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    I recently received a reasonable lowest bid from a company currently undergoing Chap 11 Bankruptcy proceedings. My question is concerning the determination of contractor responsibility in this situation. I know I will have to determine if the prospective contractor is responsible based on the standards outlined in FAR 9.104-1 but who/what is the best source to turn to for this information in a situation such as this? With the company undergoing numerous recent changes as a result of the Chap 11 proceedings it seems normal methods of obtaining information on prospective contractor responsibility/non-responsibility are not possible. In order to mitigate this I have contacted other contract administration offices holding contracts with this company. I have also attempted to contact a third party, such as an U.S. Trustee or examiner, for their input of the prospective contractor's financials and operations capability. Is contacting an U.S. trustee something that has been done previously, with any success, to help the Contracting Officer make an accurate responsibility determination on a prospective contractor undergoing Chap 11 proceedings? Additionally, this is a solicitation for an order off of a GSA basic contract. Is the GSA contracting officer, who signed the basic GSA contract, the person responsible for determining contractor responsibility or is the contracting officer signing an order off the basic contract responsible for developing the contractor responsibiliy determination? Thank you for your time and assistance in this matter.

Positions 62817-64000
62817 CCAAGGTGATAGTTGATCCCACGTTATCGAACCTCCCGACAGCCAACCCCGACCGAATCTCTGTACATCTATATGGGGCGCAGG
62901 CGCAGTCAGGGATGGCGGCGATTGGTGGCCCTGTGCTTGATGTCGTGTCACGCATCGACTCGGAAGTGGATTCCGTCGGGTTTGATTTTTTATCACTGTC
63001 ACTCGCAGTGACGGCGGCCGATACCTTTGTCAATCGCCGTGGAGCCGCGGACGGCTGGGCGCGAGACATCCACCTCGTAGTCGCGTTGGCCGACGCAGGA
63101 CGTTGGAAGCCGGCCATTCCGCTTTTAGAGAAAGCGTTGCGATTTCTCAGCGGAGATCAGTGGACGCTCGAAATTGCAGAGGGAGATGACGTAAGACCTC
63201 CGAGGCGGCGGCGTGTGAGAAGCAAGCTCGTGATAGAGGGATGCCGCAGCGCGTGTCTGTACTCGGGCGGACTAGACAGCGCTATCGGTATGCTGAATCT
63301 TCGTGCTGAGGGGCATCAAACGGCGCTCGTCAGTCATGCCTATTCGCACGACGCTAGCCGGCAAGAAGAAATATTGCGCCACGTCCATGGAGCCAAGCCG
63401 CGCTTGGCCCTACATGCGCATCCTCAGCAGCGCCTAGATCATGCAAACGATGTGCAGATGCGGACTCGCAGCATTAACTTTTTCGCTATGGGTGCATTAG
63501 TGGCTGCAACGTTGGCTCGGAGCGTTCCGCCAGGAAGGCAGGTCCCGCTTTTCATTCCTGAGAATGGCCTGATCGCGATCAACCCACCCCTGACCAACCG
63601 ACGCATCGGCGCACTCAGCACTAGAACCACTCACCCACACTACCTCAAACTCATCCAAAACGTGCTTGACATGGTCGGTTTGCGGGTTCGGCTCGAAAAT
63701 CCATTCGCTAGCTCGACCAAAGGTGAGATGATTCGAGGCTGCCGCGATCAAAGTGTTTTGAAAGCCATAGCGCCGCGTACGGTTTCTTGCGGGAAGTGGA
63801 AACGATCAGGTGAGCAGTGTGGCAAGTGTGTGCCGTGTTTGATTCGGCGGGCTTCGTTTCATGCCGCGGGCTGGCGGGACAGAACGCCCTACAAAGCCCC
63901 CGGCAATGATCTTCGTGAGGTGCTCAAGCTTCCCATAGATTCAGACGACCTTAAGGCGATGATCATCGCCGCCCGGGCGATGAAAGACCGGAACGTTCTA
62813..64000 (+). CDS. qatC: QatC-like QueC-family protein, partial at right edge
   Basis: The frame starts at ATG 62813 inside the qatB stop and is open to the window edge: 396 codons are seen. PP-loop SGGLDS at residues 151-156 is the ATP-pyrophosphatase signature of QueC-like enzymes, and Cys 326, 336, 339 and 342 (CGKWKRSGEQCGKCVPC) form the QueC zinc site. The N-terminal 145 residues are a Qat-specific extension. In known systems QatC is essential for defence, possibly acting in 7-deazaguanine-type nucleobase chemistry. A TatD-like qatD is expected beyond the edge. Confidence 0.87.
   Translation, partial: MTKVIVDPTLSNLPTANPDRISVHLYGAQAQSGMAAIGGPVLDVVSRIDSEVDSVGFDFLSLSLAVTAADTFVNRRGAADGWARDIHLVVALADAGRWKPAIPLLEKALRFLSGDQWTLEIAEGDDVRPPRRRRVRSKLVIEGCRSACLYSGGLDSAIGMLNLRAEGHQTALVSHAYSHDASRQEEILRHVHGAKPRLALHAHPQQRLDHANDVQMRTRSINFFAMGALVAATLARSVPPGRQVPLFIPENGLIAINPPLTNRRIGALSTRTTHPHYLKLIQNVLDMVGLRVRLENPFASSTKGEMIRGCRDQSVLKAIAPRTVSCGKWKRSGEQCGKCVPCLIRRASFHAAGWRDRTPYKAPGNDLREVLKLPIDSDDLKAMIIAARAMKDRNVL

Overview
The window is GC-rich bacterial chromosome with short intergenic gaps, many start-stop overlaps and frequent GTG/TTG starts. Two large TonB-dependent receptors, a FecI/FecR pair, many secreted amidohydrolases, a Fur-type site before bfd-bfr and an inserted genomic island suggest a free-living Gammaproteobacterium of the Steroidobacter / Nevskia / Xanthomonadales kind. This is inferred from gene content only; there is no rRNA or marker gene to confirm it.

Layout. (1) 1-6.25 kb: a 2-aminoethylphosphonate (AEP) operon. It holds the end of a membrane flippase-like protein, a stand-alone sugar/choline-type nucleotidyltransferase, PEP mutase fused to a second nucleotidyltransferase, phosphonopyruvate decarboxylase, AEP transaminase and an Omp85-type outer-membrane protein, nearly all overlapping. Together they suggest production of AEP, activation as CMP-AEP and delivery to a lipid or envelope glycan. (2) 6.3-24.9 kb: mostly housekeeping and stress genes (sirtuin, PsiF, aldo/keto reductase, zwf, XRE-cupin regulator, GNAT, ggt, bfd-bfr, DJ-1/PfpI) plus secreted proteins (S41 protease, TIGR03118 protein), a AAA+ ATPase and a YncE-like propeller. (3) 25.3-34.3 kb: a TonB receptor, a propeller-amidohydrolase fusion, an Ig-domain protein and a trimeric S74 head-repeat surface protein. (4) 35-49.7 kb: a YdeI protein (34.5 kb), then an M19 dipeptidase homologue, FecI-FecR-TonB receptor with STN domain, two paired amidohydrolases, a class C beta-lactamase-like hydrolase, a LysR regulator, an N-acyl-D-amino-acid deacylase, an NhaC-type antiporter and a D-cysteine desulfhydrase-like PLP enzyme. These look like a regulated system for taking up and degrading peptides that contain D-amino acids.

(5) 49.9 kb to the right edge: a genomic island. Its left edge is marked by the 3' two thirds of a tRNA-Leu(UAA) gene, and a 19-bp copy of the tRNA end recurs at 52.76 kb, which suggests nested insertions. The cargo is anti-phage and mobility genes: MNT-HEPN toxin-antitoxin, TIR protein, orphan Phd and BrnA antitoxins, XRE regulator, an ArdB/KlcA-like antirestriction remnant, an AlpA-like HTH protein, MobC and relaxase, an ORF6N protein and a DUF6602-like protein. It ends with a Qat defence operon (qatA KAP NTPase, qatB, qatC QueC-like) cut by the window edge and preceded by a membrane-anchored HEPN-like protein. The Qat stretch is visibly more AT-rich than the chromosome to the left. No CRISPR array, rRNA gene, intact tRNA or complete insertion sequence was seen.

What the heart of your question boils down to is the GSA contracting officer, who signed the basic GSA contract, the person responsible for determining contractor responsibility or is the contracting officer signing an order off the basic contract responsible for developing the contractor responsibility determination?  To this I provide two pieces of information to support the conclusion.  One comes straight from GSA and the other comes from a protest and a GAO decision.